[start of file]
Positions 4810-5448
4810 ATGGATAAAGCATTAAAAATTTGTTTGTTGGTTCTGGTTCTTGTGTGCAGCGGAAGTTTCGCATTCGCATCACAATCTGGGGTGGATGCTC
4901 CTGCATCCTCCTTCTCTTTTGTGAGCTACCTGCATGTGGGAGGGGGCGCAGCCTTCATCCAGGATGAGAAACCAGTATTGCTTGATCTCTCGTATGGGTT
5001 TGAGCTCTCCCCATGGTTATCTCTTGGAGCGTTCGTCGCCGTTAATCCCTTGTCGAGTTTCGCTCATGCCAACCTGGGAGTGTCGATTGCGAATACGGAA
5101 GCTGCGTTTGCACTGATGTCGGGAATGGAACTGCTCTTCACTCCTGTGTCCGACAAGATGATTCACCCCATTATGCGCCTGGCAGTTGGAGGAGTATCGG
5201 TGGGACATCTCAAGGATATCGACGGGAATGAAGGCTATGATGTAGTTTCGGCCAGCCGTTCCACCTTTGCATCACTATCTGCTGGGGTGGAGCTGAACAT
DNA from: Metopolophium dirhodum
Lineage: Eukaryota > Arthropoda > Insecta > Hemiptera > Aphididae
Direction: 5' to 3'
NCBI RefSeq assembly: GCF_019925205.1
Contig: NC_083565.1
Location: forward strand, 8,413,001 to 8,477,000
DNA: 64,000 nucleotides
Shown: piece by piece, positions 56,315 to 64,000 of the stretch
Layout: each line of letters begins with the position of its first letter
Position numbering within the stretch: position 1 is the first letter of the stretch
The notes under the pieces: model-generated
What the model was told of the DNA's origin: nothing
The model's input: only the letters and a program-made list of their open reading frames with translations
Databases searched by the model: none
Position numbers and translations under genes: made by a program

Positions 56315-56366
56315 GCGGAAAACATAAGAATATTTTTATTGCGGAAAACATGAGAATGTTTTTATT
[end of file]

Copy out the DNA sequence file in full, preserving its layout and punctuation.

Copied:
Positions 4810-5448
4810 ATGGATAAAGCATTAAAAATTTGTTTGTTGGTTCTGGTTCTTGTGTGCAGCGGAAGTTTCGCATTCGCATCACAATCTGGGGTGGATGCTC
4901 CTGCATCCTCCTTCTCTTTTGTGAGCTACCTGCATGTGGGAGGGGGCGCAGCCTTCATCCAGGATGAGAAACCAGTATTGCTTGATCTCTCGTATGGGTT
5001 TGAGCTCTCCCCATGGTTATCTCTTGGAGCGTTCGTCGCCGTTAATCCCTTGTCGAGTTTCGCTCATGCCAACCTGGGAGTGTCGATTGCGAATACGGAA
5101 GCTGCGTTTGCACTGATGTCGGGAATGGAACTGCTCTTCACTCCTGTGTCCGACAAGATGATTCACCCCATTATGCGCCTGGCAGTTGGAGGAGTATCGG
5201 TGGGACATCTCAAGGATATCGACGGGAATGAAGGCTATGATGTAGTTTCGGCCAGCCGTTCCACCTTTGCATCACTATCTGCTGGGGTGGAGCTGAACAT
DNA from: Metopolophium dirhodum
Lineage: Eukaryota > Arthropoda > Insecta > Hemiptera > Aphididae
Direction: 5' to 3'
NCBI RefSeq assembly: GCF_019925205.1
Contig: NC_083565.1
Location: forward strand, 8,413,001 to 8,477,000
DNA: 64,000 nucleotides
Shown: piece by piece, positions 56,315 to 64,000 of the stretch
Layout: each line of letters begins with the position of its first letter
Position numbering within the stretch: position 1 is the first letter of the stretch
The notes under the pieces: model-generated
What the model was told of the DNA's origin: nothing
The model's input: only the letters and a program-made list of their open reading frames with translations
Databases searched by the model: none
Position numbers and translations under genes: made by a program

Positions 56315-56366
56315 GCGGAAAACATAAGAATATTTTTATTGCGGAAAACATGAGAATGTTTTTATT